The Dazzle Company was actually enjoying a second time participation in Fajr International Theater Festival, although ‘The Shadow Game’ participation in the FITF was its first international exposure. Dazzle’s first performance in Iran was during the 30th edition of the FITF in 2012 when Hasegawa staged “Hana to Otori” (“Misty Mansion”) with its very complex stage structure comprised of movable paper doors and the combination of hip-hop, contemporary dance and an ancient Japanese form of dance called nihon buyō. The play was highly praised by audience and critics alike and managed to win the Special Award of the International Section of Fajr festival and the Best Stage Designer Award at the gala.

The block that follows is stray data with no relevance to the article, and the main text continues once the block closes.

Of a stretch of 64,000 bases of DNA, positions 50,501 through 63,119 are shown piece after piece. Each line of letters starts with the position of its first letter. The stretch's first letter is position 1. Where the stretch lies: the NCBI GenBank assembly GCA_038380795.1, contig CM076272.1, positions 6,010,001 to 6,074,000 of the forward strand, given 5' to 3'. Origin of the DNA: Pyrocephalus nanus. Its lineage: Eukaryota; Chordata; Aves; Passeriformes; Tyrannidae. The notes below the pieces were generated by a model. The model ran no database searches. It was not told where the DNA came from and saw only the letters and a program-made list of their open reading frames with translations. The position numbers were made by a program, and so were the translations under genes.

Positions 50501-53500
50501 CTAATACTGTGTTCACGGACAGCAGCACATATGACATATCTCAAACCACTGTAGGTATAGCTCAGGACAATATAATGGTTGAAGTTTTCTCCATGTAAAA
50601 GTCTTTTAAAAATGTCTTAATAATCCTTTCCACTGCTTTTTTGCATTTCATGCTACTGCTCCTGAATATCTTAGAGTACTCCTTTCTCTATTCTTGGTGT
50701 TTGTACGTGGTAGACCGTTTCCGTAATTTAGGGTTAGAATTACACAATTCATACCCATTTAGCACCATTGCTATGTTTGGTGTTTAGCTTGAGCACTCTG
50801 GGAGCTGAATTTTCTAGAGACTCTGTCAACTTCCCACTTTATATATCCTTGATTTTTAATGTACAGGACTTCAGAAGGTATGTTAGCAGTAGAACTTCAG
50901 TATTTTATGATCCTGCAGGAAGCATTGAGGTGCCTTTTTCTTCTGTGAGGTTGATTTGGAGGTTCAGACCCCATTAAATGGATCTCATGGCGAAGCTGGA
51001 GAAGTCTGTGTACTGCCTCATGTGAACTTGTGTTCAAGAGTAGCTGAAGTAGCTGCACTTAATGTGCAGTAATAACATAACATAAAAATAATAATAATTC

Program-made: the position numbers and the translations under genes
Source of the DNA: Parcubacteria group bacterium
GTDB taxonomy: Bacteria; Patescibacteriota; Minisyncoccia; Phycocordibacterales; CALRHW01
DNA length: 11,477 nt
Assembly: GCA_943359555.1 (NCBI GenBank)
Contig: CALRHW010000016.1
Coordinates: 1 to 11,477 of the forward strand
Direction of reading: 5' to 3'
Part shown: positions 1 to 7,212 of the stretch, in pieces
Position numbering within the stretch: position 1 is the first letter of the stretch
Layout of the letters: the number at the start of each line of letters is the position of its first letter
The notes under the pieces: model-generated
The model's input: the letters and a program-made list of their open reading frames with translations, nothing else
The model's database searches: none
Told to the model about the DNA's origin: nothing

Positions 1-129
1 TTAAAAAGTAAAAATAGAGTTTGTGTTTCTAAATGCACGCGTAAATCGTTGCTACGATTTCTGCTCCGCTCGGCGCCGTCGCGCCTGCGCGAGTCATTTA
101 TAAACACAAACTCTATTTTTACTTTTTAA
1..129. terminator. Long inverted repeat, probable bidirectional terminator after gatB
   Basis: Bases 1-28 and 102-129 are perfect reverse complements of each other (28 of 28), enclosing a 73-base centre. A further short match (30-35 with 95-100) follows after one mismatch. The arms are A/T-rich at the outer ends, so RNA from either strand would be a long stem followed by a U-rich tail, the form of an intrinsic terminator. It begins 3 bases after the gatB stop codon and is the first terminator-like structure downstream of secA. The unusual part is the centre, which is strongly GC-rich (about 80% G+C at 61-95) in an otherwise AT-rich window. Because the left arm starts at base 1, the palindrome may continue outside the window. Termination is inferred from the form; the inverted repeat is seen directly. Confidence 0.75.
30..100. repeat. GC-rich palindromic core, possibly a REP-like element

The 34th Fajr theater festival will come to an end on February 1, and The Shadow Games stands a very good chance of bringing more awards for the talented director.

Tatsuya Hasegawa was born in 1977, Tokyo. He is the founder of Dazzle Dance Company. As dancer and stage director, he has choreographed for various well known artists and has appeared in many of their stages. He has been awarded numerous times, both domestically and internationally. 

News Code 113955

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    • Kaminari66z 16:27 - 2016/01/28
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      I also went to see Shadow Game twice. It was awesome. And this report did a very good job telling everyone the great experience of seeing this performance. The work "hana to otori" was also wonderful. Wish the best of luck for DAZZLE and really hope they can come to Iran again.
    • Florenco 08:33 - 2016/01/29
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      Good article, thanks. I wish there was a section where you could advertise BEFORE the show starts